2022 Hydrologic Year-in-Review and Current Conditions


Climatological conditions within the Okanagan/Okanogan and Similkameen River basins varied during 2022, with the greatest impacts related to a cool spring leading to delayed snowmelt and a delayed freshest peak at Osoyoos Lake.

While near-normal temperatures prevailed at the start of 2022, temperatures decreased below normal in the spring and early summer, exceeded normal through summer to early autumn, and decreased below normal by late fall and early winter. 

In general, precipitation in the basins was below normal throughout 2022. Due to the below-average spring temperatures, snowpack in the basin reached their maximum later and persisted longer than normal. This late snowmelt resulted in a delayed peak discharge of the Similkameen River freshet (Figure 1) and Osoyoos Lake levels (Figure 2).

Osoyoos Lake elevation exceeded ranges specified in Conditions 7 and 8 of the International Joint Commission (IJC) 2013 Order of Approval from June 8 to July 26; however, the dam operator remained in compliance with the IJC Orders as Zosel Dam’s gates were fully opened during this period (Figure 2). Osoyoos Lake levels reached a maximum elevation of 912.99 feet on June 22 during which flows on the Okanogan River were measured at 3,120 cubic feet per second, effectively confirming the conveyance capacity of Zosel Dam of at least 2,500 cubic feet per second when Osoyoos Lake’s elevation is 913.0 feet. During the 2022 freshet period (May-July), backwater conditions from the Similkameen River on the Okanogan River were negligible, if present. On Okanagan Lake, an above-average, but normally timed, freshet occurred in 2022 (Figure 3).

None of the three drought criteria outlined in Condition 8 of the IJC Order for Osoyoos Lake were met; therefore, a drought was not declared for the basin in 2022. Similkameen River discharge as measured near Nighthawk, Washington, became unavailable beginning November 12, 2022, due to ice-affected data.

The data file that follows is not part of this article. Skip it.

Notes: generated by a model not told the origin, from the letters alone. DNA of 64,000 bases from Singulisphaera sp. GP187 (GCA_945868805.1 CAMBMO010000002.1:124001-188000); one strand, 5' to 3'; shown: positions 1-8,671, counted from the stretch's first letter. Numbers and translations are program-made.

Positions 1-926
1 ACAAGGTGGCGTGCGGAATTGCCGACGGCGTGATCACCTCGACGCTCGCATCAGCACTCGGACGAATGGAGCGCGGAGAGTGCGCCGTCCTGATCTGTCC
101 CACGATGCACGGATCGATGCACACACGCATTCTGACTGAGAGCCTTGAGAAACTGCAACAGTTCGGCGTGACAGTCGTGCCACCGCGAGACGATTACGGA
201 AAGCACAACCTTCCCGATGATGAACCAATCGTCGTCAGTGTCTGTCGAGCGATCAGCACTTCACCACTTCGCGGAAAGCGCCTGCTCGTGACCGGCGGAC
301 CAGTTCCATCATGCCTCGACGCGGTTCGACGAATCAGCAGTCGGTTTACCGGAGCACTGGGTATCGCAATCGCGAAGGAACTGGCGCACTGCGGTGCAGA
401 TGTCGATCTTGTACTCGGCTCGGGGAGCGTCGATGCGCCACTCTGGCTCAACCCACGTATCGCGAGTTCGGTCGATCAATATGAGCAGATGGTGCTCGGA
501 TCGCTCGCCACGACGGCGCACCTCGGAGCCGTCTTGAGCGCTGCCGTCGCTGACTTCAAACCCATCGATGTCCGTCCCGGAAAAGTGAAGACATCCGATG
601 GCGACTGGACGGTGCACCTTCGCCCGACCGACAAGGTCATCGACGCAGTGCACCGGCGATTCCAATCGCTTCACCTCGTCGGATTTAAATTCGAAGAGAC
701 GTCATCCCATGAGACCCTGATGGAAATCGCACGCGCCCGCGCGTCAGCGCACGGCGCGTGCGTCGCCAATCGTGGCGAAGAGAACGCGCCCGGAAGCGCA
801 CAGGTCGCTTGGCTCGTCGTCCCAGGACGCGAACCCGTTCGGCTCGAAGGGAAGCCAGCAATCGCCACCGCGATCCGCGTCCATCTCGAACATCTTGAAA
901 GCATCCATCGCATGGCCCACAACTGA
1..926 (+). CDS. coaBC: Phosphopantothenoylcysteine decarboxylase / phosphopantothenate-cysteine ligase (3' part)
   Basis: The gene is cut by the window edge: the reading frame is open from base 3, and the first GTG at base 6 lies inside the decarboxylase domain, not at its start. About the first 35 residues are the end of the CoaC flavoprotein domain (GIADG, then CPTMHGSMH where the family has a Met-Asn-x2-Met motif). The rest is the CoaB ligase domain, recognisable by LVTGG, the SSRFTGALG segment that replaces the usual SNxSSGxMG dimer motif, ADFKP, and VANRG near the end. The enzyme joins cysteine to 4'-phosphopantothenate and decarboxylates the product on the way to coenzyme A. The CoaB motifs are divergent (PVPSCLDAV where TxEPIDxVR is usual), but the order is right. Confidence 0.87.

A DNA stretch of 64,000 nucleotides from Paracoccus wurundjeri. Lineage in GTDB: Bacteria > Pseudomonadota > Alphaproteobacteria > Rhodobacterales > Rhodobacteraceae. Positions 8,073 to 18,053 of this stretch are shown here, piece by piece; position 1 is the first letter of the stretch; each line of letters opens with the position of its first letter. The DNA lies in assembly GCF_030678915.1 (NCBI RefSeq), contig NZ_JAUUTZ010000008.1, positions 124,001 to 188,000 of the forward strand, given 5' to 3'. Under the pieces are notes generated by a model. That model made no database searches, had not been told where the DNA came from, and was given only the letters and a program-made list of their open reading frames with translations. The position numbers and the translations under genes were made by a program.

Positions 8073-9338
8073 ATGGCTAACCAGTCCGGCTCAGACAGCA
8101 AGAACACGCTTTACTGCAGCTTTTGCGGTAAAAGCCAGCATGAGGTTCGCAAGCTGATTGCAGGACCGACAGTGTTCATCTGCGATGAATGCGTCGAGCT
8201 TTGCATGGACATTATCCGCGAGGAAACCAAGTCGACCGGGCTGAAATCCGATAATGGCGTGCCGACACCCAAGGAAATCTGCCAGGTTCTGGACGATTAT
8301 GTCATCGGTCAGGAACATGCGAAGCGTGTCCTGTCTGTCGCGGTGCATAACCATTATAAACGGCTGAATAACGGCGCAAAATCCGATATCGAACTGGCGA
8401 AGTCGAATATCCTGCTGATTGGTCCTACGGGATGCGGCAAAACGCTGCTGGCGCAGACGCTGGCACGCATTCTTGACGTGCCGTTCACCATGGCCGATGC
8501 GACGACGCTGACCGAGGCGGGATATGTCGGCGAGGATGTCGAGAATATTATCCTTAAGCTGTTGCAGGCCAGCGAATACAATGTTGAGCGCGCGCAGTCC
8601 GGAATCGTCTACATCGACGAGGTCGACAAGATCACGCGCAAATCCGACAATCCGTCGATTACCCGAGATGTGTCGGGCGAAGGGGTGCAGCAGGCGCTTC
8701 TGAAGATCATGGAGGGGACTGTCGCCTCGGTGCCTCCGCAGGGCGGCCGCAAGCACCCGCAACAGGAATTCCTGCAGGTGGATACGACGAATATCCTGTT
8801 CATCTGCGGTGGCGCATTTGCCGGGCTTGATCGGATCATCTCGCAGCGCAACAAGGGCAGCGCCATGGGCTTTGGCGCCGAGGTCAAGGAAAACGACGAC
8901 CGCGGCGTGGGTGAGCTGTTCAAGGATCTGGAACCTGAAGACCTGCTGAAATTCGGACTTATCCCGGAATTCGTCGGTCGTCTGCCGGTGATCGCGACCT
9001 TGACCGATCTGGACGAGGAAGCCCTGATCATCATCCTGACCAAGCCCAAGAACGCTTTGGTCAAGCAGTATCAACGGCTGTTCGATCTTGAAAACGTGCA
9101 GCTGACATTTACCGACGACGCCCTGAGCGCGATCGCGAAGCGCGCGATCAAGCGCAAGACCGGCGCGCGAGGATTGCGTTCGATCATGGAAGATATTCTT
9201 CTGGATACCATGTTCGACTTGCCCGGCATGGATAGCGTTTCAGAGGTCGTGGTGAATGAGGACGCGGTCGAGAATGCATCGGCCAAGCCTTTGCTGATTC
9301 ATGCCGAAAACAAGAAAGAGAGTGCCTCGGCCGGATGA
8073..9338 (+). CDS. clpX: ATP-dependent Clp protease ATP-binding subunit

In 2023, lake and river levels have been below average in the Okanagan/Okanogan and Similkameen watersheds. Temperatures have risen again to above normal for January 2023 while precipitation has remained below normal.

As of January 23, 2023, Osoyoos Lake elevation is below average at 909.59 feet (277.24 meters), though it is still within the IJC Order allowable range (Figure 2). Similkameen River discharge became available again on January 12, 2023; as of January 22, it is below average at 426 cubic feet per second (12.1 cubic meters per second) (Figure 1). As of January 23, 2023, Okanagan Lake elevation is below average at 1,120.81 feet (341.62 meters) (Figure 3).

delayed Similkameen River peak discharge

Figure 1. The delayed Similkameen River peak discharge is delineated by the dark blue line compared to historical peaks in gray. Data from November 12, 2022, to January 11, 2023, was unavailable due to ice cover.

2022 (dark green) and 2023 (light green) Osoyoos Lake levels

Figure 2. 2022 (dark green) and 2023 (light green) Osoyoos Lake levels, and allowable range under the normal rule curve defined by the IJC Order of Approval for Osoyoos Lake (solid black).

2022 (dark green) and 2023 (light green) Okanagan Lake levels

Figure 3. 2022 (dark green) and 2023 (light green) Okanagan Lake levels, and the International Joint Commission Order of Approval drought threshold (dashed red) for June and July. Peak lake level (dark green) in June was above the mean level (black dotted) representing above average lake level in 2022.

Snowpack in the Similkameen basin have started off the 2023 water year (October 1, 2022, to September 30, 2023) below average while those in the Okanagan basin are currently near or above average. Of particular note is the status of the Mission Creek Automated Snow Weather Station in the Okanagan basin. This station had been unavailable until recently due to equipment malfunction to provide snow water equivalent (SWE) data for the water year. However, data are now reporting in real-time via usual channels (Automated Snow Weather Station Graph). This is a key snow station, where the lack of SWE data would have impacted both the qualitative understanding of the snowpack and the 2023 freshet inflow forecasting for the Okanagan River basin.

Please monitor the Osoyoos Lake Board of Control site for further hydrologic conditions updates as the winter progresses. Real-time Osoyoos Lake levels from the US Geological Survey are available under the  “Information” link, while the IJC 2013 Order of Approval for Osoyoos Lake can be found at IJC.org.

NEW — Subscribe to receive periodic updates on hydrologic conditions of Osoyoos Lake and Zosel Dam operations, annual public meeting announcements and special projects in the basin: http://eepurl.com/idF3D1